Hospitality Is in Her DNA
Céline Pahl-Hiltl knows that the recipe for a successful hospitality company calls for more than great food and service.
That’s why she traveled 3,700 miles from her home in Zurich, Switzerland, to Boston and Suffolk’s Sawyer Business School. As a student in the MBA/MSBA dual degree program, she’s studying the analytics and strategy side of the food industry so she can leverage the acquired skills and knowledge at home. For four generations, Céline Pahl-Hiltl’s family has run Hiltl, the oldest vegetarian restaurant in the world, according to the Guinness World Records.
“The restaurant business is engraved in my DNA—I’ve been around it for as long as I can remember,” says Pahl-Hiltl. “I came to Suffolk for the opportunity to expand my horizons in a metropolitan city and learn as much as I can from an entrepreneurial business perspective.”
That means a full menu of courses in data analytics, entrepreneurship, diversity, and global management, which, she says, are giving her “a holistic view on how to develop a corporate strategy when it comes to leading a family business.”
Information Systems and Operations Management Professor Hasan Arslan has been impressed with Pahl-Hiltl’s critical thinking and problem-solving abilities. “She’s a top-tier student,” he says. No matter how challenging the assignment, “she possesses an immense drive to learn and push herself toward success.”
“The restaurant business is engraved in my DNA—I’ve been around it for as long as I can remember. I came to Suffolk for the opportunity to expand my horizons in a metropolitan city and learn as much as I can from an entrepreneurial business perspective.”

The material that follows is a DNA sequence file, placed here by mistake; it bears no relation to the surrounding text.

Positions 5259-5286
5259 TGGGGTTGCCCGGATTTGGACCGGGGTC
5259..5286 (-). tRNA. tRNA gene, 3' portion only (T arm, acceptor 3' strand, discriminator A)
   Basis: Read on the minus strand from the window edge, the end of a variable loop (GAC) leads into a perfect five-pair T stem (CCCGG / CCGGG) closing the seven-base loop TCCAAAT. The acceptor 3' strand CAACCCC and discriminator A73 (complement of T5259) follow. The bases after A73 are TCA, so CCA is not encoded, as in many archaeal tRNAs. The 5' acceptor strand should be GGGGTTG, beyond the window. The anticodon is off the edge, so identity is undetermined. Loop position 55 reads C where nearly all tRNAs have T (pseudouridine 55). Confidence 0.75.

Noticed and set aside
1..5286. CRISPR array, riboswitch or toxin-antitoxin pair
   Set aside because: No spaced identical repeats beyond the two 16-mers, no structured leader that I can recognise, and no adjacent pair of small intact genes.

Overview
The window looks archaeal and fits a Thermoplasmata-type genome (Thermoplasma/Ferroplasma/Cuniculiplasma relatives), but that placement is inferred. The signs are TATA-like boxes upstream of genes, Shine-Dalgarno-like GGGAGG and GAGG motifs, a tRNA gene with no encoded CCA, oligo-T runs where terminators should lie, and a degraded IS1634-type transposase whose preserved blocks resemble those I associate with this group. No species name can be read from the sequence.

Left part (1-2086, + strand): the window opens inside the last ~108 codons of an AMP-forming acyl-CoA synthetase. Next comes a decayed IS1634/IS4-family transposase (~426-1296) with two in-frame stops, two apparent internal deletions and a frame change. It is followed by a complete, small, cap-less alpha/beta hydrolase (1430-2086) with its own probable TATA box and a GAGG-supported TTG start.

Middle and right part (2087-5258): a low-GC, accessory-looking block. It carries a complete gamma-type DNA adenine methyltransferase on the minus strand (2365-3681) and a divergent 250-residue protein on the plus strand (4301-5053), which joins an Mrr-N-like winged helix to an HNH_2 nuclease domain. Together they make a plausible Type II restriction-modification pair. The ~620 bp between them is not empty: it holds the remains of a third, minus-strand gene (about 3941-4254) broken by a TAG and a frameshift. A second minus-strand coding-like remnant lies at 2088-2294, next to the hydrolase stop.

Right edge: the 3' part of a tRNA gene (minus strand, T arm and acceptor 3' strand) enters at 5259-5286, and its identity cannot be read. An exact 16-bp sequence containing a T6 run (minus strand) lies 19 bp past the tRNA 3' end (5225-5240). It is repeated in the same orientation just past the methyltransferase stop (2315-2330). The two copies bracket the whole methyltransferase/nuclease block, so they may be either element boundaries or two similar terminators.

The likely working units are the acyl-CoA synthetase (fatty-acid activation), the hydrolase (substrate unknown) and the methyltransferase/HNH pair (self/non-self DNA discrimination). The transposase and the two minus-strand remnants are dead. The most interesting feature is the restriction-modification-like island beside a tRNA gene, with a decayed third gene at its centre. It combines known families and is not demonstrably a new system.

Ahead of its time
Founded in Zurich in 1898 as Vegetarierheim & Abstinenzcafe—at a time when vegetarianism was considered highly eccentric—Hiltl’s family restaurant has grown in both popularity and reputation. Today, it boasts nine different locations (including the flagship restaurant, cafés, shops, and a cooking school) with 300 employees from 80 nations.
“We occupy a niche of vegetarian and vegan food that has become trendy today around the world, for both sustainable and ethical reasons,” says Pahl-Hiltl.
While she grew up occasionally setting tables, stacking menus, and cutting vegetables at the restaurant, Pahl-Hiltl admits to not being a strict vegetarian. She does love to cook, usually without a recipe. “I like to open the fridge and be creative,” she says.
Her take on the Boston food scene? “The really good restaurants are the ones that focus on natural and fresh ingredients,” she says.
After completing her dual master’s degree, Pahl-Hiltl hopes to work as a business consultant in the Boston area while her husband completes his PhD program at MIT. Her long-term plan: Return to Switzerland and work in the family business, adding her own fresh spin to a time-honored recipe.
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